Secrets Benchmark Product Review
 

Klipsch RT-12d Subwoofer

Part IV

December, 2006

Ed Mullen

 

With Movies

I played several action-oriented DVDs, evaluating the RT-12d for mid-bass dynamics, audible artifacts (muddiness, cone cry, rattling), deep extension and output compression. My overall subjective home theater ratings for the RT-12d are provided in the table below, with a rating of 5 being the best score:
 

Evaluation Criteria

Rating (1-5)

Summary Comments

Mid-Bass Dynamics

4.00

Muscular mid-bass output, with plenty of punch.

Audible Artifacts

4.50

Minimal artifacts, even at high playback volumes.

Deep Extension

3.75

Digs to 22 Hz in-room before roll-off.

Deep-Bass Compression

5.00

Outstanding; does not compress deep bass dynamics prior to electronic limiter engaging. 

Provided below are screen shots and spectral color charts from a few bassy scenes in the movie I, Robot. These spectral color charts were electronically recorded directly from the DVD, and show where the deep bass occurs on a given passage, with dark red and pink colors being the highest amplitude.

To determine the maximum audibly clean output of the RT-12d on these scenes in my 2,000 ft3 evaluation room, I increased the master volume until I noted either audible artifacts or a loss of dynamic headroom. Then I backed off until an audibly clean and dynamic presentation was restored. Peak sound pressure levels were monitored at the listening position with a B&K SPL meter set to C-weighted Fast.

Detective Spooner finally spots Sonny robot hiding in the parts bins. Sonny responds dramatically, bursting forth and jumping over the startled Spooner as parts fly everywhere. The RT-12d didn't disappoint on this scene, exhibiting lively dynamics and punching out a quick burst of sound pressure.
 

Scene Description

Time Stamp

Maximum SPL

Sonny robot bursts from parts bin.

0:20:14

106 dB


 

Suspecting the injured Sonny robot will return to USR for repairs, Spooner makes haste for that destination in his hot-rod police cruiser, blowing past the viewer down a highway tunnel. This scene contains strong content across the entire usable bass spectrum, and is a good test of broadband dynamic output capability. The RT-12d passed with flying colors, hitting loud and hard with no audible strain or compression.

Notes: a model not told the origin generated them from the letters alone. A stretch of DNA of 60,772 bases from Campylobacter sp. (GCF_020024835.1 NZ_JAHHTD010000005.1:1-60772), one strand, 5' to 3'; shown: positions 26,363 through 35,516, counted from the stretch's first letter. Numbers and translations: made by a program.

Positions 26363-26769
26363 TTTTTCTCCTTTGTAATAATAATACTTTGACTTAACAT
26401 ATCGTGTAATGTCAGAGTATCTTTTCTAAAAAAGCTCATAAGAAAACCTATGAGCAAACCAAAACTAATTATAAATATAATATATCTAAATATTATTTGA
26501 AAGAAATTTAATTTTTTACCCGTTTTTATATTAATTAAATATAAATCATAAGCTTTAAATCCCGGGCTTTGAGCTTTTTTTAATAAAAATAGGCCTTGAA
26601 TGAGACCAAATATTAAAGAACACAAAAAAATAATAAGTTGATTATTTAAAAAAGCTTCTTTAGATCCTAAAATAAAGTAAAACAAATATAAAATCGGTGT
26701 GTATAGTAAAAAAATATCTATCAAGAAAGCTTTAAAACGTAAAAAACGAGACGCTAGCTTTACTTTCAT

Scene Description

Time Stamp

Maximum SPL

Transport car blows past in tunnel.

0:22:08

105 dB


 

Hell-bent on eliminating the meddling Spooner, the demolition robot activates and swings into action. This scene contains a brief but very loud blast at 50 Hz, followed by strong content in the 65-75 Hz region. The big Klipsch had me ducking for cover on this scene, displaying excellent upper bass dynamics.
 

Scene Description

Time Stamp

Maximum SPL

Demolition robot activates.

0:39:31

108 dB


 

Spooner's luck turns for the worse as two USR robot carriers execute a flanking attack in the highway tunnel. Containing 35 seconds of continuous broadband bass content, this scene is a torture test for any subwoofer. As I pushed the master volume to commercial cinema playback levels, the RT-12d shook the room with authority. At 52:45, a USR carrier sweeps past the screen. This event features a strong 28 Hz impulse in addition to the already heavily saturated bass mix. This mondo LFE hit caused the electronic limiters in the RT-12d to briefly engage to protect the subwoofer from overload. The limiter is effective without being intrusive; the RT-12d simply stopped getting louder without any signs of audible distress.
 

Scene Description

Time Stamp

Maximum SPL

USR carriers approach In tunnel.

0:52:12 - 0:52:47

104-106 dB


 

After suffering a major beating at the hands of the renegade robots, Spooner finally loses control of his cruiser and slams into a concrete wall at high speed. The RT-12d walloped the room hard on the collision, feeling very strong in the mid-bass regions.
 

Scene Description

Time Stamp

Maximum SPL

Spooner's car hits wall.

0:55:11

106 dB